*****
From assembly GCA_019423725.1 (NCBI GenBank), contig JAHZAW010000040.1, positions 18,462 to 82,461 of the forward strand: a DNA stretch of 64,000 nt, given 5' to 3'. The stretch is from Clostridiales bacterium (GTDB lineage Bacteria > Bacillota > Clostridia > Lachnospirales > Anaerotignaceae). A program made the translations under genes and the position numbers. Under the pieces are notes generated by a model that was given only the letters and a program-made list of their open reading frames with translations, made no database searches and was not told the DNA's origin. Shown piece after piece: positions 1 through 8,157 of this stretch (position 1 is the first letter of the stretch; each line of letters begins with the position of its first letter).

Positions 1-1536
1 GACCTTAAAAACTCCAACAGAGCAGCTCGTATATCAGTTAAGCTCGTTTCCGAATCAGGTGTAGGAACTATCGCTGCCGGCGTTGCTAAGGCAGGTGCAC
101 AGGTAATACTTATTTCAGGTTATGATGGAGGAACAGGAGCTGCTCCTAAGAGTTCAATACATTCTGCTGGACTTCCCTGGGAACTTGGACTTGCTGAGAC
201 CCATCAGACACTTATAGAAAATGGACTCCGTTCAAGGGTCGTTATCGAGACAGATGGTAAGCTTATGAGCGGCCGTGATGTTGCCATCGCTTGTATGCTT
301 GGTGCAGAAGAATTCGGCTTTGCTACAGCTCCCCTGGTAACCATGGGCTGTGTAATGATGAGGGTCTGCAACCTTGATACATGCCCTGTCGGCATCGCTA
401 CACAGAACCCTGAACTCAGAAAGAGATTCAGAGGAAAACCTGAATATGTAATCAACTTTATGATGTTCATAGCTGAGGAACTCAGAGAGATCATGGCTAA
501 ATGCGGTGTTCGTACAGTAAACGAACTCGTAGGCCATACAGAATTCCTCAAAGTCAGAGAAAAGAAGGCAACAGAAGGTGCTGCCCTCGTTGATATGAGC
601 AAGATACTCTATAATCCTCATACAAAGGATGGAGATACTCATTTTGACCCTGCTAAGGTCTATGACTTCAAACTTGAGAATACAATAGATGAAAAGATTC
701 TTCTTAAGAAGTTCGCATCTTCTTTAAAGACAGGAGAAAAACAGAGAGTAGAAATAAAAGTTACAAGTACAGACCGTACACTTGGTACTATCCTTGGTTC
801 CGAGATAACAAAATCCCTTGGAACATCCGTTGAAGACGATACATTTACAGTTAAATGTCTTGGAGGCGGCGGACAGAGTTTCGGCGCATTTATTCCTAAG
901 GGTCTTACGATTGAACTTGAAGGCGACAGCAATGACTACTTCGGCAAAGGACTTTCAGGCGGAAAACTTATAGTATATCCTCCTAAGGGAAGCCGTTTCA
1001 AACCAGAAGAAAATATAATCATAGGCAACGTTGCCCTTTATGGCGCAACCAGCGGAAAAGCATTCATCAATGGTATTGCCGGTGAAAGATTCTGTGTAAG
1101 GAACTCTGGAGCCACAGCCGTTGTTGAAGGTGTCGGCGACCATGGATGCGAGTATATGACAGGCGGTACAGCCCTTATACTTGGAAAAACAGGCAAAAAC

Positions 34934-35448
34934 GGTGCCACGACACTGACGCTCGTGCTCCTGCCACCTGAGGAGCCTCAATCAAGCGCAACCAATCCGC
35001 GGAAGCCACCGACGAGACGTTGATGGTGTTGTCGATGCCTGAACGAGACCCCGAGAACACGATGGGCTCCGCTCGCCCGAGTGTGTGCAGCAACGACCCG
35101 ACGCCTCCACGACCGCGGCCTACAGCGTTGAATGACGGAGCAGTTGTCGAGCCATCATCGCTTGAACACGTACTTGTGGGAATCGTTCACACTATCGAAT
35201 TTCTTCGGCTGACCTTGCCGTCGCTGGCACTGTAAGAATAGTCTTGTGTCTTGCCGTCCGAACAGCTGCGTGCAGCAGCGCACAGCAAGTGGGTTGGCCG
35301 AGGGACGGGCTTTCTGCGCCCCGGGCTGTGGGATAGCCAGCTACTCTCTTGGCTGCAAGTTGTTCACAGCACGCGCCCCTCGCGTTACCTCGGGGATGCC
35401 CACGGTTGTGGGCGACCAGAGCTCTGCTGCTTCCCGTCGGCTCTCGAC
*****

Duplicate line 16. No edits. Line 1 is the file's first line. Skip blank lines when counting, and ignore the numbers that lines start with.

34934 GGTGCCACGACACTGACGCTCGTGCTCCTGCCACCTGAGGAGCCTCAATCAAGCGCAACCAATCCGC